Online Vitriol: Advocacy, Violence, and the Transforming Power of Social Media
A Joint Conference of the International Graduate Centre for the Study of Culture & the Zentrum für Medien und Interaktivität, Giessen, Germany
Wednesday June 29th – Saturday July 1st, 2017 (optional opening lecture by dr. Sarah Kendzior on the evening of June 28th)
- Researchers in the fields of culture and (digital) media, and related fields
- Professionals dealing with online advocacy and social media presence of their organization
- Journalists and others dealing with social media and (violent) online discourse
- PhD and MA students in culture and media studies
- To employ our collective knowledge, experience, research and intelligence to arrive at a conceptual and practical understanding of the medial and cultural dynamics of online vitriol.
- To work towards “A Rough Guide to Online Vitriol: Dealing with Violence and Activism on Social Media in Theory and Practice” (working title). To be published later.
Social media have become inescapable, and they have an overwhelming impact on sociality and public life. Platforms such as Facebook, YouTube, and Instagram give rise to a diverse range of discourses and communication styles. This conference wants to understand the power of social media, not only – as it has often been perceived – as democratizing, but also as powerful vehicles for politically driven bullying and violence. Relevant to people, organizations, and other agents across twenty-first-century society, this topic is increasingly studied from a range of disciplines and perspectives. Virtually everyone has to deal with social media and the discourses it enables and produces. But while the technology exists and seems at first sight intuitively accessible, the agency, dynamics and ethics of social media platforms are not yet well-understood.
‘Trolls for Trump’, online virus ‘scares’, fake news – social media discourse has become a formidable, yet elusive, political force. This conference wants to begin to address some of the issues around the power of online vitriol, by studying discourses, metaphors, media dynamics, and framing on social media. What is it? How does it work? What does it do? And how can it be addressed or countered?
To fruitfully question the political impact of contemporary communication structures and discourses, the conference goes beyond the traditional presenter/audience dichotomy. Instead, it works towards producing a book for academics and professionals confronted with social media violence, provisionally titled “A Rough Guide to Online Vitriol: Dealing with Violence and Advocacy on Social Media in Theory and Practice”. The conference combines academic theorizing with perspectives from professionals active in media, communication, the public sector and journalism, so as to arrive at conceptually rigorous and useful conclusions to guide our own and our organizations’ use of social media.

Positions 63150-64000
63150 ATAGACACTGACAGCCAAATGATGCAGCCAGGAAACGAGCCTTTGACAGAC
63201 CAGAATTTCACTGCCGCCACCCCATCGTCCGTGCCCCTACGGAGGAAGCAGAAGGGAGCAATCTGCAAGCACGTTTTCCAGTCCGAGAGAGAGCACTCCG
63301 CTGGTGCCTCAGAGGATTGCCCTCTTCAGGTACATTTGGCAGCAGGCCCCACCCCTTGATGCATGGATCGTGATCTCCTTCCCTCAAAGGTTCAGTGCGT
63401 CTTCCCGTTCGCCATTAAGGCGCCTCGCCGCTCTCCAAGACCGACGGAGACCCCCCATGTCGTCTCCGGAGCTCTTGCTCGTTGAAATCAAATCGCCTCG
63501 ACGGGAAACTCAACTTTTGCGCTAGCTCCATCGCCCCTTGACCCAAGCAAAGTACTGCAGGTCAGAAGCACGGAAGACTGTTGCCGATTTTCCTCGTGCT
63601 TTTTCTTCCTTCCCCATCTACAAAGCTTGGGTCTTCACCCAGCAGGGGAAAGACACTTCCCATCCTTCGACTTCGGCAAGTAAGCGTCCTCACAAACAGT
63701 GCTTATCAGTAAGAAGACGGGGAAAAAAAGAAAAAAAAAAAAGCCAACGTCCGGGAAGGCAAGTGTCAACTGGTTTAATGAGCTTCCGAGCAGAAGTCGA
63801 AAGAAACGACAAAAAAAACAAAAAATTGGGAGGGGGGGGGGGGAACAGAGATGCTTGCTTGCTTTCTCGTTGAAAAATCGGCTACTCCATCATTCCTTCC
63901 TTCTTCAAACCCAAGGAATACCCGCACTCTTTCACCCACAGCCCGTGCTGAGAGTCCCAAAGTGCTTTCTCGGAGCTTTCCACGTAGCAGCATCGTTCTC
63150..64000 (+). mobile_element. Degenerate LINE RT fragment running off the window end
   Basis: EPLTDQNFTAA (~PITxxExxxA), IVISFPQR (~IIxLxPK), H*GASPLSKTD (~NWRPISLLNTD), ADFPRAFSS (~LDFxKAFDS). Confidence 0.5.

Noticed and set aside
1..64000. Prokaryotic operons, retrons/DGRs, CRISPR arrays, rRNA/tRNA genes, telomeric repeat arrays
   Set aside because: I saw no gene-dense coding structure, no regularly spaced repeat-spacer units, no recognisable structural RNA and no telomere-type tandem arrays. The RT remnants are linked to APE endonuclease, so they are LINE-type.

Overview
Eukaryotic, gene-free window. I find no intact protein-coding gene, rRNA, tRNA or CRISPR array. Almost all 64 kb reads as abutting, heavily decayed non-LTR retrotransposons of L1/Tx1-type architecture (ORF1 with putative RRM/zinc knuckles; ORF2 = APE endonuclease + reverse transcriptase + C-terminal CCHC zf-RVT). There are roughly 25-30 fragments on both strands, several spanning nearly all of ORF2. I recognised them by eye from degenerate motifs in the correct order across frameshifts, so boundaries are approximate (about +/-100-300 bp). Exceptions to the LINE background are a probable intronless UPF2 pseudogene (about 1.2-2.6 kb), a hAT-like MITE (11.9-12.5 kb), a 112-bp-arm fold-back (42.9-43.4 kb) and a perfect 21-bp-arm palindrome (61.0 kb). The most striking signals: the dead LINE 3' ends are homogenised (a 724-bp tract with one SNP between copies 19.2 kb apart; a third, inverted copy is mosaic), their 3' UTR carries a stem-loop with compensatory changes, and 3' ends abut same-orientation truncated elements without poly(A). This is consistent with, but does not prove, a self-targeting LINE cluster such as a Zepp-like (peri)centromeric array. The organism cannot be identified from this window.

Bringing together media and communication specialists from various professions (e.g. public sector, press, NGOs) and cultural and media studies students and scholars, the aim is to create crosspollination between theoretical approaches from cultural and media studies on the one hand, and practical challenges and experiences ‘from the field’ on the other.
Possible topics include, but are not limited to:
- Privacy and surveillance through social media platforms
- Liveness and online temporalities
- Tweeting while female
- Clickbait as political activism
- Shares, likes, profile clicks and other platform-specific metrics
- The impact of Facebook’s platform structure and changing algorithms on what can be expressed
- ‘Communicative capitalism’ and the dynamics of online virality
- Politics of trolling and reporting
- Representing social media in popular culture
- How ‘new’ are online communication practices?
- Framing narratives and ideals in a potentially hostile environment
The conference is free of charge. However, we ask that, during the conference, all participants agree to be offline, and try to be fully present and contemplative.
We welcome proposals of papers, case studies, ideas, and discussion topics from scholars and professionals in the listed fields, as well as related areas of specialization. Please submit a 300-word abstract and a short biography (100 words) to Sara Polak (firstname.lastname@example.org), Rahel Schmitz (email@example.com), and Ann-Marie Riesner (firstname.lastname@example.org) by May 15th, 2017.